I can’t bring myself to be so adamant about my father’s innocence. There was a body in our ceiling, for God’s sake. Then there are his last words, which are so damning I’m glad I never mentioned them to Chief Alcott. I don’t want her mentally convicting my father before we know all the facts. Especially when the facts we do know make him look guilty as sin.

But then I think about my conversation with Brian Prince, when he all but accused my father of causing Petra’s disappearance. At that moment, I was more certain and quicker to defend. What I said then still holds up. We left Baneberry Hall together. That’s indisputable fact. My father couldn’t have killed Petra and hidden her body while my mother and I were inside the house with him, and he wouldn’t have had a chance to return once we were ensconced at the Two Pines.

But he did return. Not then, maybe, but later, coming back on the same day year after year.

July 15.

The night we left and Petra disappeared.

I have no idea what to make of that.

I’m on the verge of telling Chief Alcott about those visits, hoping she’ll have a theory about them, when the front door opens and state police investigators emerge with the body. Even though there’s nothing left of its human form, the skeleton is removed from the house like any other murder victim—in a body bag placed on a stretcher.

They’re carrying it down the porch steps when a commotion rises from the other side of the driveway. I turn to the noise and see Hannah Ditmer pushing her way through the crowd of cops.

“Is it true?” she asks everyone and no one. “Did you find my sister?”

She spies the stretcher with the body bag, and her face goes still.

“I want to see her,” she says, heading straight for the body bag.

One of the cops—a doe-eyed kid who’s probably working his first crime scene—puts both blue-gloved hands on her shoulders. “There’s nothing left to see,” he says.

“But I need to know if it’s her. Please.”

The tone of that word—ringing with both determination and sorrow—pulls Chief Alcott from the porch steps.

“Open it up,” she says. “It won’t hurt to let her take a look.”

Hannah makes her way to the side of the stretcher, one hand fluttering to her throat. When the doe-eyed cop gently unzips the body bag, the sound draws others like flies to honey.

Including me.

I stop a few yards away, aware of how unwelcome my presence might be. But, like Hannah, I need to see.

The young cop opens the bag, revealing the bones inside, arranged approximately the same way they’d be if the skeleton had been intact. Skull at the top. Ribs in the middle. Long arms resting beside them, the bones still connected by pieces of blackened tendon. The bones are cleaner than when I’d found them, some of their grime having been wiped away in the kitchen. It gives them a bronze-like sheen.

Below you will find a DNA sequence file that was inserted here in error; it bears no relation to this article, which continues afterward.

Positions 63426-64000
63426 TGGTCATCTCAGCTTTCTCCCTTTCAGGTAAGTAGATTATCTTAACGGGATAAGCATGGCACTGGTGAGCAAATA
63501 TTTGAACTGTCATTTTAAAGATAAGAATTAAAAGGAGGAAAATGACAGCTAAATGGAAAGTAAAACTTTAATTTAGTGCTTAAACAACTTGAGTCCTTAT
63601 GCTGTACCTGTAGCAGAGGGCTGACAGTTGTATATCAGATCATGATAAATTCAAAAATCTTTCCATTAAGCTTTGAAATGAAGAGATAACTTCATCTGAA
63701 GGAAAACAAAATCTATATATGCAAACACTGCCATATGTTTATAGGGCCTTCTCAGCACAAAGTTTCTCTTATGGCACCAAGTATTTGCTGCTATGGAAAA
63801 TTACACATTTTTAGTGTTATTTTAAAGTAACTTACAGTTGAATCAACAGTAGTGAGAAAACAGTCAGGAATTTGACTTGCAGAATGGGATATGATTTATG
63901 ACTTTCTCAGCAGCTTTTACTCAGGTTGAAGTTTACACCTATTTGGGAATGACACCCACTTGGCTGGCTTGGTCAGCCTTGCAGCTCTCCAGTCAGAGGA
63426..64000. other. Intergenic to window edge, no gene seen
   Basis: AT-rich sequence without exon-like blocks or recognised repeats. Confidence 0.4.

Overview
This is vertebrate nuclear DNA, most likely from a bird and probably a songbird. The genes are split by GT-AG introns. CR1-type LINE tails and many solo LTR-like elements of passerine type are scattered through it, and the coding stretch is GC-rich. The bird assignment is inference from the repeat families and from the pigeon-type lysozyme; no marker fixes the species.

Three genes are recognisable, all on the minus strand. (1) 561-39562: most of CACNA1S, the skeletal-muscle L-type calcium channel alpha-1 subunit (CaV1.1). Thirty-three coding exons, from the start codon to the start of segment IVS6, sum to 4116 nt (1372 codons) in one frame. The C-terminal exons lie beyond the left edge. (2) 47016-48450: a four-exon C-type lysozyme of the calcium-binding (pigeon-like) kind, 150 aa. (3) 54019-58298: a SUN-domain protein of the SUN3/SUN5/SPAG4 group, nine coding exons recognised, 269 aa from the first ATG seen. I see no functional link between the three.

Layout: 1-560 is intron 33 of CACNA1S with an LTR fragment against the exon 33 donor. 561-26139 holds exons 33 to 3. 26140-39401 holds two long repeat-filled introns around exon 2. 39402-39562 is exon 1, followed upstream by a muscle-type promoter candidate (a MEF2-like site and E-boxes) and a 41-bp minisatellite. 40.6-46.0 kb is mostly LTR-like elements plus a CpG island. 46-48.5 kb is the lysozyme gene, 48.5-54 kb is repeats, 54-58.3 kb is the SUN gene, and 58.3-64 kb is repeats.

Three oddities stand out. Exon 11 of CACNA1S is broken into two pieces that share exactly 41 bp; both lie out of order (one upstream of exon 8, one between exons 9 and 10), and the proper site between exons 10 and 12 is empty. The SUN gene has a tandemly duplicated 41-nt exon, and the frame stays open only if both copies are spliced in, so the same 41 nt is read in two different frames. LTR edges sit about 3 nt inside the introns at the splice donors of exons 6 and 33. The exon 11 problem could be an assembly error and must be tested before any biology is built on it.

Hannah studies the remains with intense concentration.

She doesn’t cry. She doesn’t scream.

She simply looks and says, “Did you find anything else in there?”

Another cop steps forward, dressed in civilian clothes and a state police baseball cap.

“These were in the bag the body was found in,” he says as he holds up several clear evidence bags.

Inside them are pieces of clothing that time has turned to rags. A scrap of what appears to be plaid flannel. A T-shirt darkened by stains. A pair of panties, the strips of fabric barely clinging to yellowed elastic, and a bra that’s mostly now wire. Chunks of rubber in another bag indicate they had once been a pair of sneakers.

“It’s her,” Hannah says with a swallow of grief. “It’s Petra.”

“How can you tell?” Chief Alcott asks.

Hannah nods at the smallest of the evidence bags.

Inside, as clear as day, is a gold crucifix.


Day 9

Walt Hibbets’s gold tooth was on full display as he stared openmouthed at the hole in our kitchen ceiling.

“Snakes did all that?” he said.

“You should have seen it yesterday,” I replied. “It looked worse then.”

With the help of Elsa Ditmer, Jess and I had spent the previous afternoon cleaning the kitchen. As Petra babysat Maggie, we shoveled debris, swept floors, scrubbed the table and countertops. We were exhausted by the time we were finished, not to mention dirtier than I think we’d ever been in our lives.

Now it was time to patch the formidable hole in the ceiling. For that, I enlisted Hibbs, who brought a boy from town to help because the task was too big for just him alone. Together, they moved the kitchen table out of the way and placed a ladder under the hole. Hibbs climbed it until his head and shoulders vanished into the ceiling.

“Hand me that flashlight,” he said to his helper.

Light in hand, Hibbs swept the beam around the depths of our ceiling.

The rest of us watched, our faces raised. Me, Jess, Hibbs’s helper, and Petra Ditmer, who’d ostensibly dropped by to see if we again needed someone to watch Maggie during the cleanup. It was clear that morbid curiosity had drawn her. She hadn’t checked on Maggie once since her arrival.

I had taken the camera down from the study the day before, snapping a few pictures in case the insurance company needed proof of the damage. That morning, I picked it up and took a shot of Petra and Jess staring at Hibbs on his ladder. Hearing the click of the shutter, Jess looked my way, then at Petra, then back to me. She was about to say something, but Hibbs beat her to it.